The request was ultimately postponed until next hearing in order to gather more information regarding the final cost and equipment needed.
A City Council committee postponed making a decision on a proposal to paint a blue traffic line down Marlboro Street to show appreciation for Keene’s police officers.
At a meeting of the municipal services, facilities and infrastructure committee Wednesday night, Vice Chairman Randy L. Filiault said city staff need more time to answer questions about the proposal’s cost and research how similar projects have gone over in other communities.
The proposal came before the council last week after Ward 5 Councilor Philip M. Jones filed a memo asking that city staff paint a blue line down the middle of Marlboro Street to show support and respect for the services provided by members of the city’s police department. (more…)
According to new Keene Police Chief Brian Costa, the holiday weekend saw multiple heroin overdoses in Keene and Western Massachusetts from a batch of heroin allegedly branded “Hollywood”. Please get the word out to anyone you know that may be a user to beware of the Hollywood brand.
Kudos to Brian for taking the time to reach out with the news this afternoon. I support harm reduction, and getting the word out about bad drugs can accomplish that, while arresting users can increase the harm to their lives. Hopefully we’ll see Keene police doing more informing rather than arresting and prosecuting in the future.
Inconsistency in heroin quality batch-to-batch is a consequence of the black market created by the war on drugs, which leads to accidental overdose. If heroin were legal, as it was a few generations ago, then the purity would be lab-controlled. No one has to worry about overdosing on aspirin, unless that’s their intention.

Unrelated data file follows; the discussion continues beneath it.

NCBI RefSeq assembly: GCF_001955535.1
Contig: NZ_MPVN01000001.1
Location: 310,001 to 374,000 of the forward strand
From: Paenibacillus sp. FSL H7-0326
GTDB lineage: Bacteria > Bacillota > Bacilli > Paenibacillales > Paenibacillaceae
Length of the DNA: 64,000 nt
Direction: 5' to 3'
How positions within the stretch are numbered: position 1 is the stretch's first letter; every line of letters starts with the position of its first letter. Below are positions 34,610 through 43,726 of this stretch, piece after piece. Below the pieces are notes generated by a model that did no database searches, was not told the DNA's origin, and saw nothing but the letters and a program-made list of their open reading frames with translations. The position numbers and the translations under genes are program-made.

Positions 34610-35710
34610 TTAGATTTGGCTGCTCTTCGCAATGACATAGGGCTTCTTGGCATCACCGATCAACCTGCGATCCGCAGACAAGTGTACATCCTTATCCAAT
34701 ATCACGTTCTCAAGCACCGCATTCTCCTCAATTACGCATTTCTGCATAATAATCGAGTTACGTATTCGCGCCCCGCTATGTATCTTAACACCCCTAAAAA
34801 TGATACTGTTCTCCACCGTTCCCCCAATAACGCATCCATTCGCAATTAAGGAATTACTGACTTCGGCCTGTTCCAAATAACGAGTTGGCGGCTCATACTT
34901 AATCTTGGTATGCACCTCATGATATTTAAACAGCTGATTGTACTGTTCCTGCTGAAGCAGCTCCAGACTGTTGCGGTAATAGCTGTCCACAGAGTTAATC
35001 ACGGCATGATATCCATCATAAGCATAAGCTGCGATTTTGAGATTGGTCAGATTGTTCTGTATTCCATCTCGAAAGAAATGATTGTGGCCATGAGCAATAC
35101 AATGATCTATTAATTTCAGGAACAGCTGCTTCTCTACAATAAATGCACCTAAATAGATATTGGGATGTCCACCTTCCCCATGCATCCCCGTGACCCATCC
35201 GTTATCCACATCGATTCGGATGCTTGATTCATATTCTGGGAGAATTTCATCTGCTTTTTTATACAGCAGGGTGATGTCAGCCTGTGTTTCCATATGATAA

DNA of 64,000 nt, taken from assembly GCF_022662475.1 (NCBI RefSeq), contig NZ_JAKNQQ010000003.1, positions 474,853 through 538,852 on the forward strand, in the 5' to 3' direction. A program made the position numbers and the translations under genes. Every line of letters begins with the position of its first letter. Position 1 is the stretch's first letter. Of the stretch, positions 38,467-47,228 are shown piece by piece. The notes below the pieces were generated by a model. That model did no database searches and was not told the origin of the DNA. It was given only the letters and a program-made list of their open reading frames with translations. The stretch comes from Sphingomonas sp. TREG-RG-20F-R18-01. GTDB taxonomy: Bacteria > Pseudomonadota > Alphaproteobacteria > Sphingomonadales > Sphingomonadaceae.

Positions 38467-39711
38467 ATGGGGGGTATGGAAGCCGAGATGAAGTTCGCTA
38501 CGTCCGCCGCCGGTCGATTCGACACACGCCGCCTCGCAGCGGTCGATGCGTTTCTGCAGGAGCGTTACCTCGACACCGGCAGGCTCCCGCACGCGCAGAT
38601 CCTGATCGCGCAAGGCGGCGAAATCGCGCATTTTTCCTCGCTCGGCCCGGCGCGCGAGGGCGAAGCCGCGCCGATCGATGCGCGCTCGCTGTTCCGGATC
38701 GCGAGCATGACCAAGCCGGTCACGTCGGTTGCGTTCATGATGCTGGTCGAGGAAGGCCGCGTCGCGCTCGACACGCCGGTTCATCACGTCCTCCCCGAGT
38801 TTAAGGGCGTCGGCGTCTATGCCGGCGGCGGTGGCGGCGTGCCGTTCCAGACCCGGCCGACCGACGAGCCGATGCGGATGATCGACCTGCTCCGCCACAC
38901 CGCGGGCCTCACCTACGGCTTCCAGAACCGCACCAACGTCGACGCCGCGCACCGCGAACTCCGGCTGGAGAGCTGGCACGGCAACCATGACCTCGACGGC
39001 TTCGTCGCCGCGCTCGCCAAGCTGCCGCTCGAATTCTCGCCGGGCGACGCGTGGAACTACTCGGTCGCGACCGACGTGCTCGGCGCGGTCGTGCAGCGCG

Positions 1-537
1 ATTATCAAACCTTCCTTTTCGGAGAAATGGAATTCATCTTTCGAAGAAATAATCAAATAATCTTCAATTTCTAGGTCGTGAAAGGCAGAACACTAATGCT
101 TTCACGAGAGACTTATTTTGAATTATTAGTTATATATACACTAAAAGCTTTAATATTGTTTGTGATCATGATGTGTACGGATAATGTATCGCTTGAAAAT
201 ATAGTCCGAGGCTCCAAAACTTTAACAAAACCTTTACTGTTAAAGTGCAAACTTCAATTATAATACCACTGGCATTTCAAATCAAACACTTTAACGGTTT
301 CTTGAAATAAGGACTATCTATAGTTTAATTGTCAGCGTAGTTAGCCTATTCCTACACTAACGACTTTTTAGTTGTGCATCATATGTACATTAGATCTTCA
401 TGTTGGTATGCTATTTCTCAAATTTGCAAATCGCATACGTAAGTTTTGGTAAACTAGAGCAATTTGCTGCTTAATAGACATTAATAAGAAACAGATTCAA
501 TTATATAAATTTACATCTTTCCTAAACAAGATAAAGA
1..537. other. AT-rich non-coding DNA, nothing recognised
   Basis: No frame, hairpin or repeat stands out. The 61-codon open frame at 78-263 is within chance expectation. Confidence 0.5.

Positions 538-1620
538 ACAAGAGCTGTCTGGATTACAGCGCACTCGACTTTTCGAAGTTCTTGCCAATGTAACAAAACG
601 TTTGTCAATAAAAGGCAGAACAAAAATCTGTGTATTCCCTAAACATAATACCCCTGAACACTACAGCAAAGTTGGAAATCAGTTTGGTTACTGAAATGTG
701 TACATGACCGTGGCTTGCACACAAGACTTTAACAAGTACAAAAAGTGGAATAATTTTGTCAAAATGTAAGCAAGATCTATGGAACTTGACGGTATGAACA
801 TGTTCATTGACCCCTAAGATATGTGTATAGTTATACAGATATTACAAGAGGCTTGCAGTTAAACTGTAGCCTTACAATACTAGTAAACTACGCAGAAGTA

I look forward to the day when heroin, a useful medical drug in many ways, can be sold legally through people who care about quality and their customers. A day when people who are addicted to drugs aren’t afraid to seek help for fear of being prosecuted and imprisoned by the state.
Until that day, I’m happy to assist Keene police when they are doing something helpful. Further, thanks to Brian for treating me like a human being, unlike his predecessor.
Meghan Pierce of The Union Leader covers the growing resistance to the militarization of Keene’s streets with the article in today’s paper:
KEENE — Thanks, but no tanks. That’s what some residents are saying in opposition to a city plan to purchase an armored vehicle for emergency response.
An outcry resulted after the City Council accepted a $285,933 Homeland Security grant in December — without a public hearing — to buy a LENCO BearCat Special Missions armored vehicle. Now the BearCat’s fate awaits the City Council’s final decision, expected at its March 1,7 p.m., meeting at Keene City Hall.
The city’s reconsideration of the grant got national media attention, including an article in the Huffington Post, sparking thousands of comments online about the role of the federal government.
Mike Clark, a 27-year-old handyman currently facing a criminal mischief charge in Keene — and the son of the sole Keene council member to vote against accepting the Homeland Security money — told the Huffington Post he has had encounters with Keene police and was “roughed up” both times.
“The police are already pretty brutal,” Clark said. “The last thing they need is this big piece of military equipment to make them think they’re soldiers.” (more…)
Thanks to the Concord Monitor’s Ray Duckler for this report:
Rich Paul smokes pot. So do dozens of his new friends. Each day lately, in Central Square, right in the middle of Keene.
They huff and they puff and they blow the smoke out, daring the police to arrest them while they make their point. Smoking pot, they believe, should be legal, because smoking pot is their constitutional right. The war on drugs creates violence and unnecessarily jams our prisons, they say.
And Paul alluded to these points yesterday, telling about 100 people through a bullhorn. His voice was measured yet confident. The rally started in the afternoon, at 4:20, the insider’s term for pot smoking. No one seems to know why. Nobody seems to care, either. (more…)